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Updated: March 17, 2010 02:42 IST

Composite dialogue difficult now: Nirupama

PTI
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Foreign Secretary Nirupama Rao with her Pakistani counterpart Salman Bashir during a meeting in New Delhi. She said, on Monday, that resumption of dialogue with Pak difficult in current situation. File Photo: PTI
PTI
Foreign Secretary Nirupama Rao with her Pakistani counterpart Salman Bashir during a meeting in New Delhi. She said, on Monday, that resumption of dialogue with Pak difficult in current situation. File Photo: PTI

Voicing concern over Pakistan's inaction against perpetrators of the Mumbai attacks, including Hafiz Saeed, India on Tuesday warned that its restraint should not be confused with weakness and said it was “very, very difficult” to resume the composite dialogue at present.

“... please realise that there are groups in Pakistan that continue to follow an agenda of violence, of hatred,” Foreign Secretary Nirupama Rao said at the Woodrow Wilson Centre in response to a question from a Lahore-based Pakistani national who asked why India was refusing to restart the composite dialogue with Pakistan, which itself was a victim of terrorism.

“I did not want to bring the name of Hafiz Saeed and Jamaat-ud-Dawah and the LeT ... we feel [they] continue to roam, to speak, to be allowed unhindered access to media, to channels to communicate that agenda [of violence]… that effects us, our people are concerned about it,” Ms. Rao said.

'We’ve suffered for long’

The general feeling in India right now is: “We have suffered too much for too long,” she said.

“It is very, very difficult to be convinced in such a situation that we should set aside these concerns and just move on. And that is why, I said when you talk of resuming composite dialogue [it] becomes very, very difficult to do that in the current situation,” Ms. Rao said.

At the same time, she said the door for talks with Pakistan had never been shut.

Export controls

Speaking at the seventh meeting of the U.S.-India high-technology cooperation group here, Ms. Rao asked the U.S. to further streamline its rigid export controls, saying that barriers continued to hamper transfer of high technology.

Ms. Rao spoke of India's keenness that Washington further streamline its export controls, as U.S. Assistant Secretary of Commerce Kevin Wolf gave an update on export control issues affecting U.S.-India trade.

Besides key officials, the group meeting was attended by major business leaders of the two countries

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For Pakistan to say that it can not guarantee that their authorities could control Islamic terrorism springing from its soil directed against India and still wants India to have the composite dialogue to talk about Kashmir means that it will use terrorism to grab, if India does not hand-over the remaining part of Kashmir to Pakistan. This is nothing but naked use of terrorism as an instrument of Pakistan's state policy as it has been since 1947. While India does not and should not aspire any inch of Pakistani territory under its sovereignty now, India should be prepared to deal with Pakistan accordingly and appropriately if they want to have peace, stability, and growth in the 21st century.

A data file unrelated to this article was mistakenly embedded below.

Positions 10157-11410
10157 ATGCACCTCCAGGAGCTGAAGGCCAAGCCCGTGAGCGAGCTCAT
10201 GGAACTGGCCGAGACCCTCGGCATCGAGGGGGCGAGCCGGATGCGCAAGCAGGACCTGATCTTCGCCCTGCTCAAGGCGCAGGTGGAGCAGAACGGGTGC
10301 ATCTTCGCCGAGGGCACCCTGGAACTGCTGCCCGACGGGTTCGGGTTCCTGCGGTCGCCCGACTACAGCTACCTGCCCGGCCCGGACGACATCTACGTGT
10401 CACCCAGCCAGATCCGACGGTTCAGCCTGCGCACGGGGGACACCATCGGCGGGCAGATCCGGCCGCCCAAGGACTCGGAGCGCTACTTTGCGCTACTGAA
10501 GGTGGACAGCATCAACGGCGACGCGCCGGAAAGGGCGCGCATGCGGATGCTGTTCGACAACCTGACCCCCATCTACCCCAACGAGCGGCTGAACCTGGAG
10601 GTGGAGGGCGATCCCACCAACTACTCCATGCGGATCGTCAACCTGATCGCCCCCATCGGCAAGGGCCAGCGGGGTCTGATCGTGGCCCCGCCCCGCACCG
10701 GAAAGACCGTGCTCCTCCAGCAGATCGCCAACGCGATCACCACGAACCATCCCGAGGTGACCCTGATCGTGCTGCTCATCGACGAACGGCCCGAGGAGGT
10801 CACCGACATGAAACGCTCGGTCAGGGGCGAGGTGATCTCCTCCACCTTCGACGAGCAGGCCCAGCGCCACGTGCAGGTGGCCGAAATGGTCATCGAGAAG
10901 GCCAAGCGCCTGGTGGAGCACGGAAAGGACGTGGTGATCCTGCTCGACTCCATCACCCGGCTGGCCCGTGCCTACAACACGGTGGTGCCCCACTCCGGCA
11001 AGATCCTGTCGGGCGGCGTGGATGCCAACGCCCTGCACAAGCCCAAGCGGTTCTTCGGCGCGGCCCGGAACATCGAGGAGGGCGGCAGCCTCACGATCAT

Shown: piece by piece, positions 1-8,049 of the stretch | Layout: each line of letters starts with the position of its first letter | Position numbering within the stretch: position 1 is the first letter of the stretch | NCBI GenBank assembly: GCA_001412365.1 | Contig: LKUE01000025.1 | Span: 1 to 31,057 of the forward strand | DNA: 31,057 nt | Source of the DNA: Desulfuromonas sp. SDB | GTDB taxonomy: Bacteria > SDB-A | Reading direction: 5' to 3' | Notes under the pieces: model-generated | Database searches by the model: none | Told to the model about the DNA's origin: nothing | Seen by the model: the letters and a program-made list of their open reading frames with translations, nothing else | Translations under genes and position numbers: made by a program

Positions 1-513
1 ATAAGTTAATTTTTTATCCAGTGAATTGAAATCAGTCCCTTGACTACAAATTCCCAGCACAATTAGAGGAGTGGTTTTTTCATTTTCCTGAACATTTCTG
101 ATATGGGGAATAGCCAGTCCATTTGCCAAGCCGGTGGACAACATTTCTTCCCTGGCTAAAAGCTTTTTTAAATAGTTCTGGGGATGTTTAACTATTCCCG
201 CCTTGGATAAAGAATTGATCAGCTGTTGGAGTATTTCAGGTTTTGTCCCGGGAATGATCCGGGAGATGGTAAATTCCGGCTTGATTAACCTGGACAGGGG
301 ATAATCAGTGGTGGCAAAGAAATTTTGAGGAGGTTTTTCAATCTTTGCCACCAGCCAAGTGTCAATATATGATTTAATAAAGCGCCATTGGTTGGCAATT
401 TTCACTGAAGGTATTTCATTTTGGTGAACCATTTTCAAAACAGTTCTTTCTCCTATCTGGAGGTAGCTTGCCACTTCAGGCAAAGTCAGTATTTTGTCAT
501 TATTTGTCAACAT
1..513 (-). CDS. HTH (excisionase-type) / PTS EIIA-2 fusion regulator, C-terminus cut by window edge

from:  Dr. Solomoln Selvam
Posted on: Mar 16, 2010 at 23:10 IST

We have seen time and again, whenever there is a terrorist strike emanating from Pakistani soil against India, the Indian government refuses to talk to Pakistani government. How is this strategy of 'no-talking to Pakistan after a terrorist strike' going to help us get rid of the menace of Terrorism?

It is quite clear that Pakistan government has little control over things that go on in Pakistan. Army, ISI, LeT run their own writ; they have their own jurisdiction which sometimes overshadows the Pakistani government. We should understand that shutting down Jamat-ul-Dawa or the Lashkar is not in the power of the government of Pakistan, and we should stop expecting it to do it. We should also understand that Jamat and Lashkar are popular movements supported by the people of Pakistan. We need to urgently start thinking about reducing this hate-India movement amongst the minds of average Pakistani citizens. We should also do something about the hate-Pakistan mindset of majority of Indians! Then we can have a peaceful continent and atmosphere conducive for mutual benefit and development.

from:  Vijay A
Posted on: Mar 16, 2010 at 17:36 IST

We need to be more vocal and direct. Pakistan suffering terrorism is their own making - no foreign power or enemy involved. Their own Army/ISI keeps the civilian government at bay and also makes Pakistani public believe that civilian government is not functioning. Let us not equate the terrorism faced by India, primarily because of Pakistan and the terrorism faced by Pakistan because of Pakistan itself.

I would not trust USA. USA/PAK are hand in glove. CIA-ISI are a perfect match. I think USA-PAK alliance is the weirdest of all alliances we have seen. There is absolutely no reason or point to engage with Pakistan and they must be declared enemy state and borders fiercely and mercilessly protected against infiltration. This would in fact help the USA, if their war on Taliban is true on the western front of Pakistan.

from:  A.S.Kumar
Posted on: Mar 16, 2010 at 13:28 IST
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